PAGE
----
First I want to clarify that I am not talking about the invisible pore sealers that are used to seal tile and grout. Those are silicone-based as well, but my post about mosaic birdhouses was talking about using silicone caulks and sealing gels as an adhesive for mounting tile. I have serious doubts about these.
I have seen some silicone adhesives used on tile sample boards that was so strong that it was impossible to pry off a tile without breaking it, but the tile did come off in pieces. However, with fully cured thinset mortar or Weldbond (white PVA adhesive), the tiles sometimes have to be chiseled off into a powder in order to repair a mosaic.
This may seem like a meaningless distinction if the silicone is strong enough, but over time the difference in strength will show itself in missing tiles.
Also, how well does the silicone product age? Does it become brittle? What else is in it? Will the flexibility of the silicone gel or caulk allow the tile to move and crack up the grout over time? Will it be like the old caulk or old silicone gel on a piece of window glass, capable of being scraped off fairly cleanly?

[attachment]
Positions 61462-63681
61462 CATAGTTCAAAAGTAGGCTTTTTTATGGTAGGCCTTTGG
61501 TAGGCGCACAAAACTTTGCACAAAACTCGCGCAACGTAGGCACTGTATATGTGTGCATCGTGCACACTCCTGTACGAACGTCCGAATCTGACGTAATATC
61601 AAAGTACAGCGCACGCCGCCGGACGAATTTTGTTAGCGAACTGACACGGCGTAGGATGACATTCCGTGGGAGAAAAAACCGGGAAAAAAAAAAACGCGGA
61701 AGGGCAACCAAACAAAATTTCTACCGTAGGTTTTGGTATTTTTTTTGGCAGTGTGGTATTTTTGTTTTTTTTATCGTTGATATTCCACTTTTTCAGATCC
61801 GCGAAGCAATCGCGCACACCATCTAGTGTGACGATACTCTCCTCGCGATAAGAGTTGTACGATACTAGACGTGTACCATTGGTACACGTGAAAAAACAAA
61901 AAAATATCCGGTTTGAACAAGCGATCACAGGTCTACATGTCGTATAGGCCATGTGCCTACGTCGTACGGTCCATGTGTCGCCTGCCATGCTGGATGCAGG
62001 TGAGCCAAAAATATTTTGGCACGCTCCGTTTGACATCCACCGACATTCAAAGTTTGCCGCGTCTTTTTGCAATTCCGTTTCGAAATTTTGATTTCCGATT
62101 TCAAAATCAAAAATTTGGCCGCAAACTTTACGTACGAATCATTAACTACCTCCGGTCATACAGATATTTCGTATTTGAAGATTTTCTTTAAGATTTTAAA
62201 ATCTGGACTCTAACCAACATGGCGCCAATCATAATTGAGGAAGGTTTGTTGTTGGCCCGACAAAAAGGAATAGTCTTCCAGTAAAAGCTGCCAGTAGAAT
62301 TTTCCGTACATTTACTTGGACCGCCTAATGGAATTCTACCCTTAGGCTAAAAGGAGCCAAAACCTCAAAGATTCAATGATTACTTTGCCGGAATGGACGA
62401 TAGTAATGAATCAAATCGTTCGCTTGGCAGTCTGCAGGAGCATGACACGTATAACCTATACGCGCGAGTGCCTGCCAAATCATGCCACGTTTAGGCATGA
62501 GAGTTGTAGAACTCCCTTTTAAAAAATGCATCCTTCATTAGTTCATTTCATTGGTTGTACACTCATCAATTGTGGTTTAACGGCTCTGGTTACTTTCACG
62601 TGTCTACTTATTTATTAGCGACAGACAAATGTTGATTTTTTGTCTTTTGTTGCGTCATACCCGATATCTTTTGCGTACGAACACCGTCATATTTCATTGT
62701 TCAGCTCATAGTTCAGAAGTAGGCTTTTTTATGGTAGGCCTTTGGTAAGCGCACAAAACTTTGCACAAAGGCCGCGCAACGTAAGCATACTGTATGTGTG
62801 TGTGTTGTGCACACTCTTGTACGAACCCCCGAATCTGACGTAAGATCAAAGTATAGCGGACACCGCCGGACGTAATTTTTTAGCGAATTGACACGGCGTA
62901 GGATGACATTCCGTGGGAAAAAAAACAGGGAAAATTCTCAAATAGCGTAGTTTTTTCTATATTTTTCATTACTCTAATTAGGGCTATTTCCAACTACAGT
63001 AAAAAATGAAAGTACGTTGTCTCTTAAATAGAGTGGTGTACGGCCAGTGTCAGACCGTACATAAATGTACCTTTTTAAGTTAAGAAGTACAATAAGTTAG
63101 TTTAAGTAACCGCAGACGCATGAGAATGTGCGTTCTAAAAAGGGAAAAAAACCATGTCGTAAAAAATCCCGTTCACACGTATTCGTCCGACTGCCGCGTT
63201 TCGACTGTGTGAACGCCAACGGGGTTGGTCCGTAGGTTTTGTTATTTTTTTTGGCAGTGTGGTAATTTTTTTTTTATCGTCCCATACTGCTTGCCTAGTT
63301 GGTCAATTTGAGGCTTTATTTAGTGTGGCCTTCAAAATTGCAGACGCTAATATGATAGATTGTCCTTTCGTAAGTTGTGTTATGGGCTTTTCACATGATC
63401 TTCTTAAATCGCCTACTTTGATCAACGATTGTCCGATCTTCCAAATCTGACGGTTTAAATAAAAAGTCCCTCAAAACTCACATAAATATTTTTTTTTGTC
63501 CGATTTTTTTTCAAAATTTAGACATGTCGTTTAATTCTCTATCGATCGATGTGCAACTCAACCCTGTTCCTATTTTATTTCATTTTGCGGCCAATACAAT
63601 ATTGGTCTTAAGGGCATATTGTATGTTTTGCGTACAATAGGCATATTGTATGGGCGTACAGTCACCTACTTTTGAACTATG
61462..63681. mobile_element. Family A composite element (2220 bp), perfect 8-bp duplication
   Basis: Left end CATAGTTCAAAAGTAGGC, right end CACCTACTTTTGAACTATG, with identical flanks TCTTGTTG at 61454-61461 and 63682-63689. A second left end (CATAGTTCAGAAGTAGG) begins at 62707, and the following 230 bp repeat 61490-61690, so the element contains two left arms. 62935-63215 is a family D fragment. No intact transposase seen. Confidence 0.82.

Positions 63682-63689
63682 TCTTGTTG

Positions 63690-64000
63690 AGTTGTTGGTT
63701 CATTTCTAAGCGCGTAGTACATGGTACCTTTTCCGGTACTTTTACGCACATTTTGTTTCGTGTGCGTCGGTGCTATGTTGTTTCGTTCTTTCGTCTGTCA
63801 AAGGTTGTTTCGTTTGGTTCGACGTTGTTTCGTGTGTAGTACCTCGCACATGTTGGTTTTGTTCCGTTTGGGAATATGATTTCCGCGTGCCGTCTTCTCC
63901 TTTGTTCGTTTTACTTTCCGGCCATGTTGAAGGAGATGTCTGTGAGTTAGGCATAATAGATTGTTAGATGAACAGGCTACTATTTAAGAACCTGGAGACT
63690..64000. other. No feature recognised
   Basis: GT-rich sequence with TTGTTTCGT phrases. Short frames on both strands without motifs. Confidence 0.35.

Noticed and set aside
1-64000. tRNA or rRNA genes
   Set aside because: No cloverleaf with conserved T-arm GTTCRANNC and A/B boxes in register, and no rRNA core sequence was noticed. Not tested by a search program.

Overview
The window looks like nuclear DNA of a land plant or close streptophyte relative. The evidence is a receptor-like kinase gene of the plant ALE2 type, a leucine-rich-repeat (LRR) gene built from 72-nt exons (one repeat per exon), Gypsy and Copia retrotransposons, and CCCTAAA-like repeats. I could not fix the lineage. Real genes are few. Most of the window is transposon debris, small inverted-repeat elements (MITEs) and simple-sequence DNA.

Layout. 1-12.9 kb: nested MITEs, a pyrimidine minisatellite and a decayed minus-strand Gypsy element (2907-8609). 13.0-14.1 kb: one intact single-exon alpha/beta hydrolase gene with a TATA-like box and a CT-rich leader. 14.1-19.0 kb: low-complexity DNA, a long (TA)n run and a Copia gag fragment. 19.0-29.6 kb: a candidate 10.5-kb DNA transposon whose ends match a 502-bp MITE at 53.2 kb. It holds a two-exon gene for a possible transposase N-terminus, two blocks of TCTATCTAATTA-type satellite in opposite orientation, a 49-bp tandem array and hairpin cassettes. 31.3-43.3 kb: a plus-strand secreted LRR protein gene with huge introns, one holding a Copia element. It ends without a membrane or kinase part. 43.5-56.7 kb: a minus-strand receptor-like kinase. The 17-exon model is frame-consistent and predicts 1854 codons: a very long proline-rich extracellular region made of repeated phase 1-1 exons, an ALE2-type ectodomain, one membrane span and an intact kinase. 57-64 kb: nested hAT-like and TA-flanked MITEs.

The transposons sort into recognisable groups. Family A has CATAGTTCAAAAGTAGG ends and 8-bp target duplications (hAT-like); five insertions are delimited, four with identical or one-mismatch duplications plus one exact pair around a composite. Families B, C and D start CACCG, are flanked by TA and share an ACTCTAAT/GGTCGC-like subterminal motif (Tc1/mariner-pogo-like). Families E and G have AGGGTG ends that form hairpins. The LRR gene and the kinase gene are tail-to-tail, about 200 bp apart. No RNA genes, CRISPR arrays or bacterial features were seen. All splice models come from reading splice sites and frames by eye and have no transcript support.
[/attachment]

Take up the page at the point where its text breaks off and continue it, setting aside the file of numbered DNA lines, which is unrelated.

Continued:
I’ve done some follow up research, and learned a couple of things. First, a silicone adhesive or caulk may be a good option for people making mosaic mannequins or mosaics on plastic or fiberglass sculptures. Note that I haven’t evaluated this myself.
Another thing that I have learned is that a silicone-based caulk should not get brittle in ultraviolet light or cold temperatures in the same way that acrylic-based caulks will. Silicone is also waterproof.
However, the flexibility of silicone-based products when fully cured is still a problem in my opinion for mounting architectural mosaics. If the grout is to remain intact (and thus protect the substrate from water damage), then the tiles cannot be moving slightly every time pressure is applied to the surface of the mosaic.